Wild’s Fleury Deserves Another Vezina
Was Fleury the best goaltender all year? By the numbers, no. By overall play, yes and during the first two games of the postseason, a resounding yes. As far as overall play, with respect to his former team, the Chicago Blackhawks, they were a team that struggled all year, and he was stuck in the middle of it. Then, he was traded to the Wild and got to show off his Hall of Fame-worthy talents.
Fleury’s grace and composure after everything he’s been through should be enough to earn him some kind of award, but the fact that his play has remained at a high level through it all, he’s worthy of being named the best goaltender in the NHL. When his teams have lost with him in net this season, it typically hasn’t been because of him. He makes all the saves he should, while his defense has struggled in front of him. However, when they are playing lights out, as the Wild did in Game 2, they make a very powerful team.
Fleury did his typical sprawling all over and made some unreal saves that kept his team in the lead during Game 2. Without his stellar play, there is no way they would’ve come out with the win. Wild fans got to see what Fleury is truly capable of, and what he’s good at is winning in the postseason. Hopefully, he can continue to do so moving forward.
Wild’s Kaprizov Sets Another Record
After the season Kaprizov’s had, surely it was expected he would somehow either break or set postseason records for the Wild and it only took him until Game 2 to do so. He recorded the first postseason hat trick in franchise history. However, he was nearly beaten to it earlier in the same period. Joel Eriksson Ek had recorded the hat trick just a little earlier, but it was taken away due to Marcus Foligno being offside.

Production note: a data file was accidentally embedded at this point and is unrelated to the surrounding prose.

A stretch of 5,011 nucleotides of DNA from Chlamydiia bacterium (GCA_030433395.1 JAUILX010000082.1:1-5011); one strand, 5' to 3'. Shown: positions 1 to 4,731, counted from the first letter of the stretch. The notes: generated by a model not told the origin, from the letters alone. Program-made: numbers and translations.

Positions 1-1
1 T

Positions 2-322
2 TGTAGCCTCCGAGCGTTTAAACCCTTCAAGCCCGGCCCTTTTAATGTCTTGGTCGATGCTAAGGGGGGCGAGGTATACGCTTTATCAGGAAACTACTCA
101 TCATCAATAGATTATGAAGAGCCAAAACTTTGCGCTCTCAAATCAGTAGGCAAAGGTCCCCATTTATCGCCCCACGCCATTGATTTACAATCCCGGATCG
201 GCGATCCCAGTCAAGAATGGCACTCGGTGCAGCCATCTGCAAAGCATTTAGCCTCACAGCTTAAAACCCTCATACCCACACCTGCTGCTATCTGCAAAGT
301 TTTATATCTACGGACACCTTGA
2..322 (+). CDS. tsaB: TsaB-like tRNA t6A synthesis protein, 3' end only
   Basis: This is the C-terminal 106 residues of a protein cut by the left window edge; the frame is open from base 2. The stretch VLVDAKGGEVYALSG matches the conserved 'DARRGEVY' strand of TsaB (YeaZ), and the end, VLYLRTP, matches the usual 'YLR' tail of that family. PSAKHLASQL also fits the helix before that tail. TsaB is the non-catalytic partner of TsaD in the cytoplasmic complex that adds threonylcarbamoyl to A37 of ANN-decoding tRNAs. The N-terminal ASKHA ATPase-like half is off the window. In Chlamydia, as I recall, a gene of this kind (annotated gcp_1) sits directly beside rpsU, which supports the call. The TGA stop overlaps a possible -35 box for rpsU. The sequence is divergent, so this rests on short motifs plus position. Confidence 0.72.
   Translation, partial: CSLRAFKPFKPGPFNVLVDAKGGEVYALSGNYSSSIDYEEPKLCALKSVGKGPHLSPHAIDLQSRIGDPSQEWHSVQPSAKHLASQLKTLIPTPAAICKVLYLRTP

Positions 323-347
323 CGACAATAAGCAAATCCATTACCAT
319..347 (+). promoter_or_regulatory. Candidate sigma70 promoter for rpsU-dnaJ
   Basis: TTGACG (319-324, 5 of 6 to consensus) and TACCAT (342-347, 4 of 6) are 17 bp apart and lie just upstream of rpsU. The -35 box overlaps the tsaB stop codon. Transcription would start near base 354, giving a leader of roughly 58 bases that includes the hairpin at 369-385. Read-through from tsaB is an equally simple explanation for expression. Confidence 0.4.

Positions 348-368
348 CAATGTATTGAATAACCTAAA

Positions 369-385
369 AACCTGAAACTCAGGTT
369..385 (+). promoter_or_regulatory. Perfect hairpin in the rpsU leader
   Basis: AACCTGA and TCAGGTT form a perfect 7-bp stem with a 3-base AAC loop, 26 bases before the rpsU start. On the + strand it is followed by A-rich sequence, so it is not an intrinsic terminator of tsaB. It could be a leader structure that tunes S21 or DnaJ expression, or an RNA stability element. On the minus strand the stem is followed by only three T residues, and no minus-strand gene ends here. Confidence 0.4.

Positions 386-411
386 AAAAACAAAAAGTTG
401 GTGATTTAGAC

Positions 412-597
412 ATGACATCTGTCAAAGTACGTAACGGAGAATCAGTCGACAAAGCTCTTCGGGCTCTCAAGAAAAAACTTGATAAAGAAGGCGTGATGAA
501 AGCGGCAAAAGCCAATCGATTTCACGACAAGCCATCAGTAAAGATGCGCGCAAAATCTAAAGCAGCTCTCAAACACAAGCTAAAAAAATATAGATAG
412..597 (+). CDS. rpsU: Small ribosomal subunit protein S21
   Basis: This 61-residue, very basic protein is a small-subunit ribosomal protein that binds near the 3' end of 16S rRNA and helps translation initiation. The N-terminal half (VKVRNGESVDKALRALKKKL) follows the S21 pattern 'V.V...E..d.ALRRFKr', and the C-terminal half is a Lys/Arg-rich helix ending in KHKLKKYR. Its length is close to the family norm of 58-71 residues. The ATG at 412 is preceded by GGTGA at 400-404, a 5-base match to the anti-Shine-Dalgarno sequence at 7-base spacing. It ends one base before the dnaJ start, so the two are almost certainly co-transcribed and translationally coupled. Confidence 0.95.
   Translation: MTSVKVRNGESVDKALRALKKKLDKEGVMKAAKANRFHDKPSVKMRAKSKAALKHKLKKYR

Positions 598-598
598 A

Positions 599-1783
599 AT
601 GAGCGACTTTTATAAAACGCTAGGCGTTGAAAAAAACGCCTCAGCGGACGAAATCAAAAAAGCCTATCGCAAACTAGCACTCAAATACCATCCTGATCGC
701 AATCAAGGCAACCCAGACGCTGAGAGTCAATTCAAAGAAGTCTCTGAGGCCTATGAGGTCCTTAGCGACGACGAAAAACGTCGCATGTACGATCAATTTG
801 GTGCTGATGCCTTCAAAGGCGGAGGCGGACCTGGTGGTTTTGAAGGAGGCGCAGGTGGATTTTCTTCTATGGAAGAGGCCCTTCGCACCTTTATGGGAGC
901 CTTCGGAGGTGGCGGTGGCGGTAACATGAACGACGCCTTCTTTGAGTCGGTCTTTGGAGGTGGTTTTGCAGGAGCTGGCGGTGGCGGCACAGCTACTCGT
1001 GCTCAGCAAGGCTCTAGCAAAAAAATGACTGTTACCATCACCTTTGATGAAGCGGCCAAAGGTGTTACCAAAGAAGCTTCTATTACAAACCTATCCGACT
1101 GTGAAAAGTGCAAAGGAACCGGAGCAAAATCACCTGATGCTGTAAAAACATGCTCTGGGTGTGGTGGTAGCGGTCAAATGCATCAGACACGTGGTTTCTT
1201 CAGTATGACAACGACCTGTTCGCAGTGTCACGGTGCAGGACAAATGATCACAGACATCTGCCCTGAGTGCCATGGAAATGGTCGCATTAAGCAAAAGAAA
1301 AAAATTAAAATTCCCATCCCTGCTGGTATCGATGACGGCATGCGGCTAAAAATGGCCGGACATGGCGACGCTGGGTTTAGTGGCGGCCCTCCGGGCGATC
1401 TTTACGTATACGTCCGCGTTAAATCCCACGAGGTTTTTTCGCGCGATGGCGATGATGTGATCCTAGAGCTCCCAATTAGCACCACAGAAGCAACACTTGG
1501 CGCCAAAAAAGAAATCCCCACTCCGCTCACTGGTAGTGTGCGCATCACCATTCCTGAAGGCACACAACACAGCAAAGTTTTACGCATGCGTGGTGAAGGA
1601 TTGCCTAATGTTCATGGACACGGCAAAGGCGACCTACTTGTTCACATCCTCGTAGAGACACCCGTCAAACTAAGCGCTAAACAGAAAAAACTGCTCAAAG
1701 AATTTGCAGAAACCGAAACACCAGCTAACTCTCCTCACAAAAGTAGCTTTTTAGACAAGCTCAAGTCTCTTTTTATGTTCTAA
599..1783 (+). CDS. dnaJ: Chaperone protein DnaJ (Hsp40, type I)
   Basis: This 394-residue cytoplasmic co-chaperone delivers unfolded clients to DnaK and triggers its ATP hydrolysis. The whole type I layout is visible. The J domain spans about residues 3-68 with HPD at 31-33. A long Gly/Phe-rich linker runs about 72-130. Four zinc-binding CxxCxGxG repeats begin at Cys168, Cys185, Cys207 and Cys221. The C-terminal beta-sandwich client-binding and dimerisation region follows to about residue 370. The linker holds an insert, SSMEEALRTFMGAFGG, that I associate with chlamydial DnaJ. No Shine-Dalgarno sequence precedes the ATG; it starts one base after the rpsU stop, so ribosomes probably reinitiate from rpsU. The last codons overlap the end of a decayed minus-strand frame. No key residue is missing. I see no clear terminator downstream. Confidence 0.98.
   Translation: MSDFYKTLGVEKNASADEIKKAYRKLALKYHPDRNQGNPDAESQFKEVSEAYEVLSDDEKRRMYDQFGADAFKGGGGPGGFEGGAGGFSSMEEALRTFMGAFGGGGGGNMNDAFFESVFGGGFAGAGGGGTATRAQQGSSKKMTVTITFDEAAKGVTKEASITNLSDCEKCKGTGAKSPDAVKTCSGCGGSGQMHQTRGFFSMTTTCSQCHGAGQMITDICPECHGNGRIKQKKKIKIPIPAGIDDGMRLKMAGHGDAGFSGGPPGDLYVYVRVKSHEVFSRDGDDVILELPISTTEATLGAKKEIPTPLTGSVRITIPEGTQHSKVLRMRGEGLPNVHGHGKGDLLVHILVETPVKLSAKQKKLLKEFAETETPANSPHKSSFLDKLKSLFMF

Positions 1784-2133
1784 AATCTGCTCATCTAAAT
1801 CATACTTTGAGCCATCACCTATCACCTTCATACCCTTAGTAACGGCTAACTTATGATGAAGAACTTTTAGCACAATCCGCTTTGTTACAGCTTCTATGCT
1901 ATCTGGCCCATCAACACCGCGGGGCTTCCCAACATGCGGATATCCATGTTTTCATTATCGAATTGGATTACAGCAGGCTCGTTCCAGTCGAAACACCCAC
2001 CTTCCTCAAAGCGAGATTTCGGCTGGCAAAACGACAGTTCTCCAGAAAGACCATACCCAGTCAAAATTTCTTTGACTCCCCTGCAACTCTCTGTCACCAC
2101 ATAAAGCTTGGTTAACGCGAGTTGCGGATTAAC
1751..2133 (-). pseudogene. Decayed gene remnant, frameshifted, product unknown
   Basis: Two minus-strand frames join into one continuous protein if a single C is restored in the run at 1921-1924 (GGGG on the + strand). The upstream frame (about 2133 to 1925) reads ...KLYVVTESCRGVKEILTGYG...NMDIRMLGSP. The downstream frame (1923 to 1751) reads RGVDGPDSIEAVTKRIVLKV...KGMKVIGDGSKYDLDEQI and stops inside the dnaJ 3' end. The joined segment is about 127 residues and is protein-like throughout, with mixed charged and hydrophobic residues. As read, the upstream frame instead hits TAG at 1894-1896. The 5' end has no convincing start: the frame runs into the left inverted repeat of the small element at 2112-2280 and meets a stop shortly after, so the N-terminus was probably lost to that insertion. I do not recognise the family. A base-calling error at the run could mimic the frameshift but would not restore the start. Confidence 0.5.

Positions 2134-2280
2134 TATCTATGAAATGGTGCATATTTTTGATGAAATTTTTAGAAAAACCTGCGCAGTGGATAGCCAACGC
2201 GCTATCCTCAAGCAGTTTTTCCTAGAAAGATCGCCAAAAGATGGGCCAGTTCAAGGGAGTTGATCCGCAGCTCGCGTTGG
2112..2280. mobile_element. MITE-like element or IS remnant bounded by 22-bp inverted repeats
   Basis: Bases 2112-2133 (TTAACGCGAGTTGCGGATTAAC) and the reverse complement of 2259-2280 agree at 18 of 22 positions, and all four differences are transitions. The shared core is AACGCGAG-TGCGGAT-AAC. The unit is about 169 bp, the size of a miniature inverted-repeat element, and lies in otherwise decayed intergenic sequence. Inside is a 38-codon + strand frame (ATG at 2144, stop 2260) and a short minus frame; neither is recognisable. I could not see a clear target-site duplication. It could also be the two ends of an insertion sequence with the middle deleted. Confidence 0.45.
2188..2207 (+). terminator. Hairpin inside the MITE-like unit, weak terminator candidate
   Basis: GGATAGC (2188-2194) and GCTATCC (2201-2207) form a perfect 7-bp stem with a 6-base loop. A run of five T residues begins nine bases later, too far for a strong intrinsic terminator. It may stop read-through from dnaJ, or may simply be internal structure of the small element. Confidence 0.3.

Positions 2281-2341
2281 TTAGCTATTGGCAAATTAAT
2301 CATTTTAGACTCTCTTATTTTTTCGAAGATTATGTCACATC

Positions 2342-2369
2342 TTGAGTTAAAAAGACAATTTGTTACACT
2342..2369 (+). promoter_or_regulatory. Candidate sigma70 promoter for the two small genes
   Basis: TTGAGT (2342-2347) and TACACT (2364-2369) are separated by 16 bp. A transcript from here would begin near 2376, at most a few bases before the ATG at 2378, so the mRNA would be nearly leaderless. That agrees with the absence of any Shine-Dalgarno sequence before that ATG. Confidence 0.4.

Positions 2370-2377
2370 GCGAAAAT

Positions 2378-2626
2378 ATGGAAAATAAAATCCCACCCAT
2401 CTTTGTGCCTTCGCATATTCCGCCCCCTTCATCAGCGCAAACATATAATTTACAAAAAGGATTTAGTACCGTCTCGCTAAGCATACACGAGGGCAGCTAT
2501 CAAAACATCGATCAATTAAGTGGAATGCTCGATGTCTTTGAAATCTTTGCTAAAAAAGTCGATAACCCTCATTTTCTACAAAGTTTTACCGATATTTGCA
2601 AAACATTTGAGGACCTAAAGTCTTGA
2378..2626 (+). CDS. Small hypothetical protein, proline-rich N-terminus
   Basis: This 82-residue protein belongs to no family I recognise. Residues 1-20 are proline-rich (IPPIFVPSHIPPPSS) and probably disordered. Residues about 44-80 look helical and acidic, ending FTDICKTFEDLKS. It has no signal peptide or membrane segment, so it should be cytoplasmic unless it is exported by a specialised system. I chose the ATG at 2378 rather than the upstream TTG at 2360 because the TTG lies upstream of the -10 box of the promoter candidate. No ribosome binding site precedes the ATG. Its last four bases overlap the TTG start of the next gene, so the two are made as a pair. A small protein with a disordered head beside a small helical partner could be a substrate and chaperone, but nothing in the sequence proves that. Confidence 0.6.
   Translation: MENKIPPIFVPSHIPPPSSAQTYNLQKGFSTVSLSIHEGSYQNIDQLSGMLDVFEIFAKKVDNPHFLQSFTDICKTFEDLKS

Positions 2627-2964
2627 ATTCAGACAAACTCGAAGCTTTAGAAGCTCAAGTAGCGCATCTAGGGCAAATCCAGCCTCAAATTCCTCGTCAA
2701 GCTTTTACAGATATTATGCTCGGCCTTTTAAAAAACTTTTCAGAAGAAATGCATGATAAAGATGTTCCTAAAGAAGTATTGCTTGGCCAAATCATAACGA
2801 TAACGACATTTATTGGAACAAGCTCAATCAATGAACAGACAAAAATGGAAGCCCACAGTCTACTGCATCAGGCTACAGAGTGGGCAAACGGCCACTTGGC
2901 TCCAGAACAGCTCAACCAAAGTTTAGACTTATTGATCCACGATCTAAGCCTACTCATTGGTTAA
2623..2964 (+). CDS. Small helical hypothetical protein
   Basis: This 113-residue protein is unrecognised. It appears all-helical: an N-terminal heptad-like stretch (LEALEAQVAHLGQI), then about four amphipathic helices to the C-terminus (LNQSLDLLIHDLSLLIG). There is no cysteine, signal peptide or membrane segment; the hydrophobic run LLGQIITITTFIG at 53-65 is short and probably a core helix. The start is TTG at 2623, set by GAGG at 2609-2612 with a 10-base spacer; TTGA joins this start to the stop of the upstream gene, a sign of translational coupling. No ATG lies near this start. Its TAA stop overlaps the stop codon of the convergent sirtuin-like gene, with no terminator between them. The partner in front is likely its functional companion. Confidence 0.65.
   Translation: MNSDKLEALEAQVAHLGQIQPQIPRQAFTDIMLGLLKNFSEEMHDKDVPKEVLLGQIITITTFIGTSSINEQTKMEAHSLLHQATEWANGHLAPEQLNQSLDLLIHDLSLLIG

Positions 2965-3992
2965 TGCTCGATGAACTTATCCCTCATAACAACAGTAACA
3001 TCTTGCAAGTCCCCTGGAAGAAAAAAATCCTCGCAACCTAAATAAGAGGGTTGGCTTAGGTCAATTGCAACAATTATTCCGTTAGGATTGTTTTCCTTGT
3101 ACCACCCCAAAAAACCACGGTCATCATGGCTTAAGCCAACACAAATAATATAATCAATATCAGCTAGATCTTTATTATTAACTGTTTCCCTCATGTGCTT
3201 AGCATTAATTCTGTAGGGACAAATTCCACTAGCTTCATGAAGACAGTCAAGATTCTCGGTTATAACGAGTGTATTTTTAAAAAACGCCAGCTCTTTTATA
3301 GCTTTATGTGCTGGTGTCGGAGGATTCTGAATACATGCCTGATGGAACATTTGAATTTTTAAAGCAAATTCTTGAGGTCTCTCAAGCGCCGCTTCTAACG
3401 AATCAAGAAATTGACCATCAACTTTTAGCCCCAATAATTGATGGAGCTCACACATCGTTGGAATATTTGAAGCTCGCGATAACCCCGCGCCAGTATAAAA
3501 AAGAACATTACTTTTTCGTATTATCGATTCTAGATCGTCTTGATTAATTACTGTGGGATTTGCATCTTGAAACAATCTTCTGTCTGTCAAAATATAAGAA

It was the first time a player on a Minnesota-based NHL team had scored a hat trick since 1981 when Dino Ciccarelli did so for the Minnesota North Stars. After having a quiet Game 1, Kaprizov stormed onto the scene in Game 2 with a three-point night as well as five shots on goal and one takeaway. If he can continue this offensive surge as he did towards the end of the regular season, he will be key to the Wild continuing to have success in the postseason this year.
Wild Head to St. Louis
Now the Wild will head to St. Louis for two games, and they better believe it’ll be as loud there for the Blues as it was for themselves in Minnesota. They’ll have to focus on the way they played Game 2 and use that momentum to carry them in Game 3. They also have to continue playing their game. They can’t fall back into playing like the Blues, as that style just doesn’t work for them.
The Wild didn’t focus as much on their physicality and it helped them in Game 2. They’ll have to continue to keep an eye on players like David Perron and Jordan Kyrou, who have found ways to exploit their weaknesses in the last two games. Thankfully, they’ll have Fleury to depend on and their offense seems to have found a way past Ville Husso. The Wild will face a tough Blues team heading into Game 3, but after their victory in Game 2, they now know what they have to do to win.
Mariah Holland is a contributing Minnesota Wild writer for THW. She’s been covering the Wild at THW since October of 2020 and specializes in game takeaways and weekly check-ins. She is always looking for different angles to cover the Wild and dig deeper into the stories surrounding the team to help fans connect on a more personal level and to keep an eye on the latest follow her on Twitter @MariahEStark.